The Long Night is the newest Shudder exclusive to hopefully give you a spooky night in cuddled up on the couch. When New York couple Grace and Jack set off for the deep south in the hopes to find some information on Grace’s lost parents, their quick trip turns into a nightmare thanks to a sadistic occult and an ancient prophecy. Unfortunately, some beautiful scenery and a creepy premise aren’t enough to help you get through this long night.
The Long Night tells the story of a young woman Grace (Scout Taylor-Compton), who has spent the majority of her young life trying to find her real parents. After several failed attempts and half breaks that lead to dead ends, a chance call from an investigator brings new hope as they claim to have a significant lead on her parents. Grace and her boyfriend Jack (Nolan Gerard Funk) hit the road leaving New York and heading towards the US Deep South to the investigator’s isolated plantation home. They arrive to find this beautiful house nestled in the woods, but the owner is nowhere to be found. Letting themselves in to wait for them seems like a good idea at first, but straight away, strange things begin to happen. Snakes show up everywhere, the phone reception drops out, and once night falls, all hell is set to break loose.
Sounds like a promising and solid story with a good setup and a decent sense of mystery surrounding the characters. Unfortunately, this all happens early on in the film, and we start to go downhill from there. The Long Night wants to create a sense of fear and tension. The score does its best to help build on dread and a sense of what’s coming, but poor execution and an expected direction leave me wanting more. We bounce from one horror cliché to another, and while this can work with very little deviation from what we expect, the problem here is there is no sense of a creative direction to offset what we saw very early on as an expected outcome.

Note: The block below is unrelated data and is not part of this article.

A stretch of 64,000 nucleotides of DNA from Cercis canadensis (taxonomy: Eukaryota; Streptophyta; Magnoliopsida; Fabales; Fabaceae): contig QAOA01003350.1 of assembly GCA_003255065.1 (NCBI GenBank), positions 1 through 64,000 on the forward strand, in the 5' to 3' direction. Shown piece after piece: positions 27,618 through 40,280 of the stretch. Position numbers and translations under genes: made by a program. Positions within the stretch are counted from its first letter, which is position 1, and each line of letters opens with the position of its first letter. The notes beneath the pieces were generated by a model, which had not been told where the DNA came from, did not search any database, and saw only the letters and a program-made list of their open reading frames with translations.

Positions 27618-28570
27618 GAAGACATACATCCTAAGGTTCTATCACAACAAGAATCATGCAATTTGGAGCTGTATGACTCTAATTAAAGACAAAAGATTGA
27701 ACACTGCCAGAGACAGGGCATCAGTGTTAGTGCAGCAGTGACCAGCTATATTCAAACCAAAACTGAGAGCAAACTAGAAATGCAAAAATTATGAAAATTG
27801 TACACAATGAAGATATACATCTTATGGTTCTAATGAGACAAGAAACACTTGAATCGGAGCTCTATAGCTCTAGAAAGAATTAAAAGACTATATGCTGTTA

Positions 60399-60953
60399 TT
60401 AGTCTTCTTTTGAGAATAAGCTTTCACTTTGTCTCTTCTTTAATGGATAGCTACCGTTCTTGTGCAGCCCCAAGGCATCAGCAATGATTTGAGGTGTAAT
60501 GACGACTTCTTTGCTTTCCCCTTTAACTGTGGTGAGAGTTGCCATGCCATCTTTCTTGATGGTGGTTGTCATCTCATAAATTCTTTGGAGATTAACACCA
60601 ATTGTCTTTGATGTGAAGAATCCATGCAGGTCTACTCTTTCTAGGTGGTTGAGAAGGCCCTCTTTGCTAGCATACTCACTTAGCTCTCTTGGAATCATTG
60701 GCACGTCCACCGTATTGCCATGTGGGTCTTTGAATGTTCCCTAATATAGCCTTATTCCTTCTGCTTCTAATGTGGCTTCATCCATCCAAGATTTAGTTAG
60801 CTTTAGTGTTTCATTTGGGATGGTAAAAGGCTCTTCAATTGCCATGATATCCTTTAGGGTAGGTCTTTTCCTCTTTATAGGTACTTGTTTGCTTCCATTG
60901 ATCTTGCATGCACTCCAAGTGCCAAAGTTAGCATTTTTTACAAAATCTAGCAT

The one shining light is Taylor-Compton, whose portrayal of Grace is not only likable but shows off some of the work she has been doing previously as she turns into a bit of a scream queen. Grace is a likeable character that I found myself rooting for. Jack, on the other hand, while playing well as the silver spoon feed daddy’s boy by Funk, I was rooting for something to go wrong for him. Another to point out is the limited inclusion of one Jeff Fahey. Fahey is one of those actors that can turn up in a movie and play a memorable character and play them well. Yet his introduction as Wayne early on is enough to give you a prediction of what to expect. No tension, no build-up, just to be left pondering why that just happened.
I went into The Long Night expecting a tense, dark and mysterious occult-themed time to tingle the hairs on the back of my neck. While my thoughts are somewhat harsh you need to go into this one with managed expectations. Some beautiful cinematography and a score worthy of the horror genre, forgettable characters and an overused formula leave you wanting more. If you have ever seen a horror movie, you’ve already seen this one.
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